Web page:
But what if you could shop like this all the time?
I could go into a long lecture about large companies, manufacturing costs, price inflation, and a all the little bits and bobs that most consumers don't understand when they're paying $40 for a sweater that cost $8 to make. (yeah, I just challenged your shopping choices). But instead what I'll do is share with you why small businesses matter, why "Buying Local is Better", some of my favorite local shops, and what it's like being the child of a small business owner.
To start, the definition of a small business is an independently owned and operated company that is limited in size depending on the industry. So a bakery employing 10 people and a manufacturing facility employing under 500 are both a small business.
Despite it's definition a small business is still mostly seen as the aforementioned bakery, the bookstore on the corner, or the local thrift shop.
No matter how you see a small business the impact on its immediate community is largely more positive than your local, larger companies. Corporations like major clothing stores and chain restaurants, usually do not operate in your home town. Most times they aren't even a major corporate presence in your state or even in the US. Large companies like this have so many levels of personnel and production that the money you paid for that sweater most likely never even made it back into the pocket of the person who pieced it together.
The story with a small business is different. Guaranteed the money you spend is keeping the lights on, feeding a family, and going towards specially formulated small business taxes that ensure the money goes back into the city or town the business is being operated in. When a small business thrives you watch it happen before your very eyes.
I live in an arts community with plenty of small business keeping us going. Some of my favorite places hold awesome events, sell unique products, and have out-of-the-box setups that work for everyone. From being strictly "in the family" to being owned and run by the employees. Across the board I'd rather spend my money here than anywhere else.
Red Emma's Is a bookstore, vegan restaurant, and event venue all bundled into one. What is unique about this place is not only it's history in Baltimore, but the fact that it's owned and run by every employee. They host book signings for local authors, speaking events, and even town hall meetings that create a safe place for open discussion. The food is always fresh and well prepared and it's become a pivotal part of where and how I live.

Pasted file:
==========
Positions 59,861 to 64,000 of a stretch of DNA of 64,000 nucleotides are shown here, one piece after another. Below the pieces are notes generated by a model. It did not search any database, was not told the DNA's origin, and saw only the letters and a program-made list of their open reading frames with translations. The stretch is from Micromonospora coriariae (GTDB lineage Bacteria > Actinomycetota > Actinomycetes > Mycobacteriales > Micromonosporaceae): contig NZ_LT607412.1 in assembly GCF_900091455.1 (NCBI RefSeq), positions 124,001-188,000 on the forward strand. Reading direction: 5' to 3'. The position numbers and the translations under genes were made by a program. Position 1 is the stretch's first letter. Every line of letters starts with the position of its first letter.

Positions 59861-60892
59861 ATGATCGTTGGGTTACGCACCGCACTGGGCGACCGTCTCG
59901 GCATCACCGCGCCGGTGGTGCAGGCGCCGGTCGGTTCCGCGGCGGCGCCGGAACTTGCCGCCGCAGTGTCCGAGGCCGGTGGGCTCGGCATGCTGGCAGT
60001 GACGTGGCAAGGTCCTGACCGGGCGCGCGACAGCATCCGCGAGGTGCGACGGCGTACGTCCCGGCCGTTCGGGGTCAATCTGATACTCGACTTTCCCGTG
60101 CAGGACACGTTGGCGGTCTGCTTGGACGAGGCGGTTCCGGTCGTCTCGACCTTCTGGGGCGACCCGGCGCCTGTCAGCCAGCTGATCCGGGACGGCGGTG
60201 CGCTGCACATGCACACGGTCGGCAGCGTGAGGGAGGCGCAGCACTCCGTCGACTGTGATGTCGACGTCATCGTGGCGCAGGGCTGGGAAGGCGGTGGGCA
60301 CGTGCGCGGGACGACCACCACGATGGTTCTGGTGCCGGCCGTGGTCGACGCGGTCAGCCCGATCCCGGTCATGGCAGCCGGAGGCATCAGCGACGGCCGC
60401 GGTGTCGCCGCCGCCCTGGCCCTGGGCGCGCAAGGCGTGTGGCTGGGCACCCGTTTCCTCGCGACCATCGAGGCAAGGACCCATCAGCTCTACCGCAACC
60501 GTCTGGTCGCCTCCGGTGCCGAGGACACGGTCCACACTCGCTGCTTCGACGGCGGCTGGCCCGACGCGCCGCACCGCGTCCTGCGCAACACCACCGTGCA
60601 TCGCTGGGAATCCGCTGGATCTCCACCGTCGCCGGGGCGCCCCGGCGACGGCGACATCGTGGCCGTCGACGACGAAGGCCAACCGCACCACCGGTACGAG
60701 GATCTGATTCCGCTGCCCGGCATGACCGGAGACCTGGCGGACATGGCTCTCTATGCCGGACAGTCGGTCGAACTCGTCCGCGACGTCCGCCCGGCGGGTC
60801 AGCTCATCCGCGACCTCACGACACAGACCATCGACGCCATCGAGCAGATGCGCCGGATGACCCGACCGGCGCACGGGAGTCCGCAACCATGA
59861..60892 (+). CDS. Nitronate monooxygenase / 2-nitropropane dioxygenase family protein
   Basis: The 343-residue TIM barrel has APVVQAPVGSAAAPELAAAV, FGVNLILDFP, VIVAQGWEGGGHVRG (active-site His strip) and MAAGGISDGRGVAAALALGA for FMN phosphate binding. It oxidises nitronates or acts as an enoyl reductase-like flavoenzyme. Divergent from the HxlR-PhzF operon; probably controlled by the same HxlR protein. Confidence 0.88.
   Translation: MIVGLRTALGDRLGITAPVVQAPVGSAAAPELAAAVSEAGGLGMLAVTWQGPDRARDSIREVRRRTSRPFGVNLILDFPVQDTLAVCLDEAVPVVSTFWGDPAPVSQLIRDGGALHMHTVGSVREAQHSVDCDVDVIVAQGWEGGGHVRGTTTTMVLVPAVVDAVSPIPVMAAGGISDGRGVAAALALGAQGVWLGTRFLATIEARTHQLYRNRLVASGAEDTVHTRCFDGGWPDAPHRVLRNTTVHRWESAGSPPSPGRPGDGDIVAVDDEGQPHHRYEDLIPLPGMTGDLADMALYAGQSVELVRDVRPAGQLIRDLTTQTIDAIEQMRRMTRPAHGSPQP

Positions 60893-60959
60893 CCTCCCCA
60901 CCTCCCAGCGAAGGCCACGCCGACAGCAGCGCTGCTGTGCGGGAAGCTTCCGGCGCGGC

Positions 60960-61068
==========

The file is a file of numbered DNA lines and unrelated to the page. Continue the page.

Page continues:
Atomic Books Is another bookstore but one that differs from Red Emma's in vibe and books you can find. Their inventory is made mostly of zines, art books, art prints, and a wide selection of vinyl records. Atomic Books also takes the extra step in helping artists and writers get their work out into the world by taking in printed zines, locally written/drawn graphic novels and comic books, photo-books, and art prints and giving them the shelf space they wouldn't get at a Barnes and Noble or a Books a Million.
Hunting Ground I love to shop just as much as the next girl but I've managed to warp my love of shopping into a love of thrifting. Hunting Ground doesn't just take in any old pieces but instead the lovely ladies working there make sure to curate everything they bring in to be sure it's of good quality and that it's a truly unique and sometimes even a hard-to-find piece.
Crystals, Candles, & Cauldrons Takes the term "specialty store" very seriously. It is essentially a Pagan supply store owned and run by a practicing Pagan Witch. The small, first floor store makes sure to inform customers that these aren't just candles for your living room table that you'll never light, or incense for a regular day. As someone new to the "craft" I was lucky to find this place and the owner teaches me something new whenever I visit. I could easily jump on Amazon and order the things I run out of regularly, but having a relationship with someone who can answer my questions and guide me in the right direction is worth the trip away from my computer.
Now looking over my list shows small businesses that are product based, but my mother's own small business is service based. My mother is an independent Medical Biller who works mostly with small practice doctors and nurses. Her small business was my family's income. There were no yearly raises, bonuses, paid time off or leave. There were and still are few vacations and plenty of late nights. The choice her clients made to work small allowed them a personalized workflow from my mother and decidedly less stress. If they had gone to any number of the many large Medical Billing companies or chosen to do it themselves, they would be faced with little to no personalization and many more mistakes for which no one can really be held responsible.
No matter how you look at it, small business just works. You are directly affecting someones income and in turn their family and the surrounding community.
During the holidays running a business can become a little tight too! Staying open later and offering more to compete with the corporations can be strenuous and small business need our help and guidance! While we can definitely don our hero capes and dive in but sometimes we aren't enough. Special small business loans can allow for wiggle room and met goals which allow small business to grow. Sites like Fundera make it easier for small businesses to compare the best loans for them and set a plan in motion.
Black Friday is nice and Cyber Monday is fun but give small business Saturday a spin and see how shopping small business can change your consumer habits for the better.